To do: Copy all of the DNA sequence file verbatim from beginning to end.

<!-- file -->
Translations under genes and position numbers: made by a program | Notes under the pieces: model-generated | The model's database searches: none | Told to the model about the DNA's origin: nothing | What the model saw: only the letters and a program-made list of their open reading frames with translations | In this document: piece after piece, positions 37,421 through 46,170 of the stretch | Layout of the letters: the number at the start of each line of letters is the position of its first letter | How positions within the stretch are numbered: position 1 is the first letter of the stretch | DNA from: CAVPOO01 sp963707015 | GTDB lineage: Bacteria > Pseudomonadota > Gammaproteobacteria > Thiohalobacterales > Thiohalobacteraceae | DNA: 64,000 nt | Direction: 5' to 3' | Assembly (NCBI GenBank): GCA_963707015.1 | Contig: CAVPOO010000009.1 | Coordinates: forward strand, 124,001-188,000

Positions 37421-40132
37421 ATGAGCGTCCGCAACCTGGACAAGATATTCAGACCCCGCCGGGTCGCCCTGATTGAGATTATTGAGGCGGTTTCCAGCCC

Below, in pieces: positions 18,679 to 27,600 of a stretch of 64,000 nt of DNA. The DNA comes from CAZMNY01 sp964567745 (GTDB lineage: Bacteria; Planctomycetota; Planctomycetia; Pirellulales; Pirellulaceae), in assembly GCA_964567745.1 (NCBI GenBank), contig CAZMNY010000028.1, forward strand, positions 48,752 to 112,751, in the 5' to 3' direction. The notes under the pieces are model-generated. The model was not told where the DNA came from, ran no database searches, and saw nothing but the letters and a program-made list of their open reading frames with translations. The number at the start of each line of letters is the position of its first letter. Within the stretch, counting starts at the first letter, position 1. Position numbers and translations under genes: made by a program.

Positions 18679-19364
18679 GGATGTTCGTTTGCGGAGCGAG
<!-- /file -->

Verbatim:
Translations under genes and position numbers: made by a program | Notes under the pieces: model-generated | The model's database searches: none | Told to the model about the DNA's origin: nothing | What the model saw: only the letters and a program-made list of their open reading frames with translations | In this document: piece after piece, positions 37,421 through 46,170 of the stretch | Layout of the letters: the number at the start of each line of letters is the position of its first letter | How positions within the stretch are numbered: position 1 is the first letter of the stretch | DNA from: CAVPOO01 sp963707015 | GTDB lineage: Bacteria > Pseudomonadota > Gammaproteobacteria > Thiohalobacterales > Thiohalobacteraceae | DNA: 64,000 nt | Direction: 5' to 3' | Assembly (NCBI GenBank): GCA_963707015.1 | Contig: CAVPOO010000009.1 | Coordinates: forward strand, 124,001-188,000

Positions 37421-40132
37421 ATGAGCGTCCGCAACCTGGACAAGATATTCAGACCCCGCCGGGTCGCCCTGATTGAGATTATTGAGGCGGTTTCCAGCCC

Below, in pieces: positions 18,679 to 27,600 of a stretch of 64,000 nt of DNA. The DNA comes from CAZMNY01 sp964567745 (GTDB lineage: Bacteria; Planctomycetota; Planctomycetia; Pirellulales; Pirellulaceae), in assembly GCA_964567745.1 (NCBI GenBank), contig CAZMNY010000028.1, forward strand, positions 48,752 to 112,751, in the 5' to 3' direction. The notes under the pieces are model-generated. The model was not told where the DNA came from, ran no database searches, and saw nothing but the letters and a program-made list of their open reading frames with translations. The number at the start of each line of letters is the position of its first letter. Within the stretch, counting starts at the first letter, position 1. Position numbers and translations under genes: made by a program.

Positions 18679-19364
18679 GGATGTTCGTTTGCGGAGCGAG